Clark, the Opposition New Democrats and one of B.C.'s top aboriginal leaders were quick Monday to pounce on comments Cummins first made on the weekend, suggesting the province doesn't have the right to give away land and resource rights to aboriginals.
"The province is owned by the people of British Columbia," Cummins said Monday. "The government of British Columbia doesn't own it. It's not the premier's to give away to anyone. They're there as caretaker, not as owner."
He said treaty negotiations are a federal matter, but after 20 years of talks in B.C. at a cost of hundreds of millions of dollars, the province should approach treaty negotiations as if it was the landowner representing all British Columbians and not just aboriginals.
"The starting point has to be from a legal perspective that aboriginal title does not exist and that's where you start these negotiations," Cummins said.
"If bands had veto power over development, then what's the role of the provincial legislature?" he said. "It's meaningless. There's no need for a minister of mines or forestry. The decisions are going to be made by the people who own the land and had title to it, the aboriginals."
After a career as a federal MP first elected for the Reform Party, Cummins took over last year as leader of the upstart B.C. Conservatives and generated little attention until byelections earlier this year.
The party managed less than 10 per cent of the popular vote in the last provincial election in 2009, but during the byelections, the Conservatives' support surged, peaking in some polls at over 20 per cent and raising the spectre of a split on the political right.
In the end, the Conservatives placed third in both byelections. Despite one Liberal MLA crossing the floor to become the party's only sitting representative, support for the Conservatives in recent polls appears to have levelled off.
Still, Clark repeatedly urges Liberal supporters to remain faithful and not run the risk of splitting the right-of-centre vote.
She immediately jumped on his treaty remarks Monday.
"He's expressing a real old-world view about where we've been rather than where we are," said Clark. "He's living in the past. My message to John Cummins would be, join the real world."
She said B.C. aboriginals are seeking to develop economic partnerships with governments that will benefit all British Columbians, not just aboriginals.
Clark highlighted the attempts by northwest B.C.'s Haisla Nation near Kitimat to work with government and business to develop liquefied natural gas projects and other developments on their traditional lands.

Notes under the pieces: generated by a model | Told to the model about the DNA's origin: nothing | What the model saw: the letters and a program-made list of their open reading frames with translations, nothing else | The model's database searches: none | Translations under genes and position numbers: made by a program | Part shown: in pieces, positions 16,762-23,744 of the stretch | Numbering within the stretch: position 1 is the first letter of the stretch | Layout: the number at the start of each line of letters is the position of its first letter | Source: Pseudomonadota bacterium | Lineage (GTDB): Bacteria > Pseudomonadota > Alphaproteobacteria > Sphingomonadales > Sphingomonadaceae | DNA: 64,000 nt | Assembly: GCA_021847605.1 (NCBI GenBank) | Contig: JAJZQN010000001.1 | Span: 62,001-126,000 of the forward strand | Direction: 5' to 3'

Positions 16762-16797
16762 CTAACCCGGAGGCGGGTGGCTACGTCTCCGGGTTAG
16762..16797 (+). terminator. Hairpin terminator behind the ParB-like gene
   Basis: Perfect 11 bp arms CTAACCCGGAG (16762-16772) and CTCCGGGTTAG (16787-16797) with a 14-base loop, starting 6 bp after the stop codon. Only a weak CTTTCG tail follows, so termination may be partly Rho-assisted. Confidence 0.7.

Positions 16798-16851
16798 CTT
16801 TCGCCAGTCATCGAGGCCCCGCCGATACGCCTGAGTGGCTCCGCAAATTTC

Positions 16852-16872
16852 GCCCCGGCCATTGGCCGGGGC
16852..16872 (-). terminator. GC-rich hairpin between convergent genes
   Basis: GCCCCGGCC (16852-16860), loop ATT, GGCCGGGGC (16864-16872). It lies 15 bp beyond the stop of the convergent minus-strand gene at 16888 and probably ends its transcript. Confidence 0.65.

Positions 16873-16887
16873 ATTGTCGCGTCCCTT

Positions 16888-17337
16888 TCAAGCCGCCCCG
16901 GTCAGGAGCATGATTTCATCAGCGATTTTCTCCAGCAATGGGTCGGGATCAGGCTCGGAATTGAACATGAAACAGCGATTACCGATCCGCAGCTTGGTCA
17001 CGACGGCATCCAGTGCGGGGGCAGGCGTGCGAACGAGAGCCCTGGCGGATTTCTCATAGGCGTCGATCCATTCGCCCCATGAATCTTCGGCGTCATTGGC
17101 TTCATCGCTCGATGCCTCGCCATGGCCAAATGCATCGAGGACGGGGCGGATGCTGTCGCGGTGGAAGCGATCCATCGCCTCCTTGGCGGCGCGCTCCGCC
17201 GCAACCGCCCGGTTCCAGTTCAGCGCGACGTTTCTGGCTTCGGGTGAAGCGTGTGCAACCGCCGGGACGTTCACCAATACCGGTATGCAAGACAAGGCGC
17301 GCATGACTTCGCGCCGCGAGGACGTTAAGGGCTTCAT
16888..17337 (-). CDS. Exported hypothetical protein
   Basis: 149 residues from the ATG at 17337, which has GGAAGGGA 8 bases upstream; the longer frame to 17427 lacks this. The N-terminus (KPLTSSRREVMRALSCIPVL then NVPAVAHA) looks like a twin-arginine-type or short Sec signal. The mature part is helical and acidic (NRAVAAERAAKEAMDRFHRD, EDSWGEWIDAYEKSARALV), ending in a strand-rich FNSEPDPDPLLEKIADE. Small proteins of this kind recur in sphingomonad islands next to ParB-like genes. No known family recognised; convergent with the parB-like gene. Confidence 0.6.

First Nations Summit spokesman Chief Douglas White said Cummins is creating divisions over an issue that has crippled the province since non-aboriginals first arrived in British Columbia.
"It's a very retrograde and ugly development in one of the most important issues that face our country, certainly our province," he said.
"To hear what he has to say is really disturbing. I think he's wrong as a matter of law, he's wrong as a matter of fact, he's wrong as a matter of conscience. He's just simply ignorant of the history of this province and the future of this province."
White said if Cummins's views gain traction, they will only entrench the sense of injustice aboriginals face daily and could ignite conflict.
Aboriginal relations and reconciliation minister Mary Polak said British Columbia, the federal government and First Nations are involved in treaty negotiations because courts and the Constitution say aboriginals have the right to hunt and fish, but the issue of title to the land should be resolved through negotiations.
"The process that Mr. Cummins is describing is one that would bring us back to the day when resource development was blocked in B.C. by litigation that is costly, that is time consuming," she said. "It's not something that industry wants and it's not something the public wants."
Polak rejected Cummins's suggestions that aboriginals should technically only own the land that currently comprise their reserves. She said the reserves were "arbitrarily decided by a colonial government."
NDP aboriginal relations critic said Cummins appears to be courting political support from people who don't support aboriginal rights.
"I can only speculate Mr. Cummins has a certain political constituency he is trying to appeal to," he said. "That's not what mainstream British Columbians believe. They want reconciliation."